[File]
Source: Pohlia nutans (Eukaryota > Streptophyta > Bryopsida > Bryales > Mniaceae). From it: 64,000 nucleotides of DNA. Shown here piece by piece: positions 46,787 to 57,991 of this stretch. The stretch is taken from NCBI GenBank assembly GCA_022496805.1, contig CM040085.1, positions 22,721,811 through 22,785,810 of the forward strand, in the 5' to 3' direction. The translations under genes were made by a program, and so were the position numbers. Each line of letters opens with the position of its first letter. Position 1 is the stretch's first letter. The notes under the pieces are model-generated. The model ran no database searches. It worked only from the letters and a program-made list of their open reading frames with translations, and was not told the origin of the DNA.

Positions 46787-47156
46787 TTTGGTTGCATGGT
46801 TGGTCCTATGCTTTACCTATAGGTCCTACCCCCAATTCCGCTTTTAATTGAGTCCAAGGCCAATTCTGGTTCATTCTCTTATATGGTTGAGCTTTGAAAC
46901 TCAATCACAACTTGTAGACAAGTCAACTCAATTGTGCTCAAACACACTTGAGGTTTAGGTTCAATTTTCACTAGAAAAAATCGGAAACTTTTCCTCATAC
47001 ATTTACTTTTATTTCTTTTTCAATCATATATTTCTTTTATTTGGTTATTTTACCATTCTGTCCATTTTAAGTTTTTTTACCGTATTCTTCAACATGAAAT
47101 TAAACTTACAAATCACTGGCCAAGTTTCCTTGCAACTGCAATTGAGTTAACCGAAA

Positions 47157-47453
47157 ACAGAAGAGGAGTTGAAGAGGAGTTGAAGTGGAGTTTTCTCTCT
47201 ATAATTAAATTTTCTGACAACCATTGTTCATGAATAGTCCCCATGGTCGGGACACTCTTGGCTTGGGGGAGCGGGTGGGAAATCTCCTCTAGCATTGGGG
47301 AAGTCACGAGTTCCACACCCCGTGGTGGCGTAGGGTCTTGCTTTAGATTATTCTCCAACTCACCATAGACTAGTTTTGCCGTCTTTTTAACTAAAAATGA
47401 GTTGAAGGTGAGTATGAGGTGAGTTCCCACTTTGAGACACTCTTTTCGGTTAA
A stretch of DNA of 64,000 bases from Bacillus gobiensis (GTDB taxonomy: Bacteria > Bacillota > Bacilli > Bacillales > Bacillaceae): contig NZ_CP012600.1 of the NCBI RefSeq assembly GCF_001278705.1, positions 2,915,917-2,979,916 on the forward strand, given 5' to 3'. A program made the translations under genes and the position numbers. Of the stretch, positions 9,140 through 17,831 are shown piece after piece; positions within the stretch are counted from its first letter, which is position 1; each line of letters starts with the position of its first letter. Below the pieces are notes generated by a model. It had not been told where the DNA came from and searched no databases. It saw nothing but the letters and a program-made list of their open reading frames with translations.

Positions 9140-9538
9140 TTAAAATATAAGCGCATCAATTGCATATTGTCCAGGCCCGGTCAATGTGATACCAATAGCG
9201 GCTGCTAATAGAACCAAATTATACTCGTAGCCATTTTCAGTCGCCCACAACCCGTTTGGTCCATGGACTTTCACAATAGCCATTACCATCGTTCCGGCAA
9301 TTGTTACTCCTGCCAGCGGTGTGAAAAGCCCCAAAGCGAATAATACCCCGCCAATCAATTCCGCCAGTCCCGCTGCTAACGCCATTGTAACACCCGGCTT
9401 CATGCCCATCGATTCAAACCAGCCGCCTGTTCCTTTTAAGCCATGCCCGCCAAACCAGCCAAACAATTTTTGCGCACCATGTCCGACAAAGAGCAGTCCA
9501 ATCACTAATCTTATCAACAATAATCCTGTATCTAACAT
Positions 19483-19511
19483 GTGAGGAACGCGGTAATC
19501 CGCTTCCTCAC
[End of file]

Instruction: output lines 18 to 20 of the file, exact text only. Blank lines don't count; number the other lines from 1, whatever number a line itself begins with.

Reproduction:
9401 CATGCCCATCGATTCAAACCAGCCGCCTGTTCCTTTTAAGCCATGCCCGCCAAACCAGCCAAACAATTTTTGCGCACCATGTCCGACAAAGAGCAGTCCA
9501 ATCACTAATCTTATCAACAATAATCCTGTATCTAACAT
Positions 19483-19511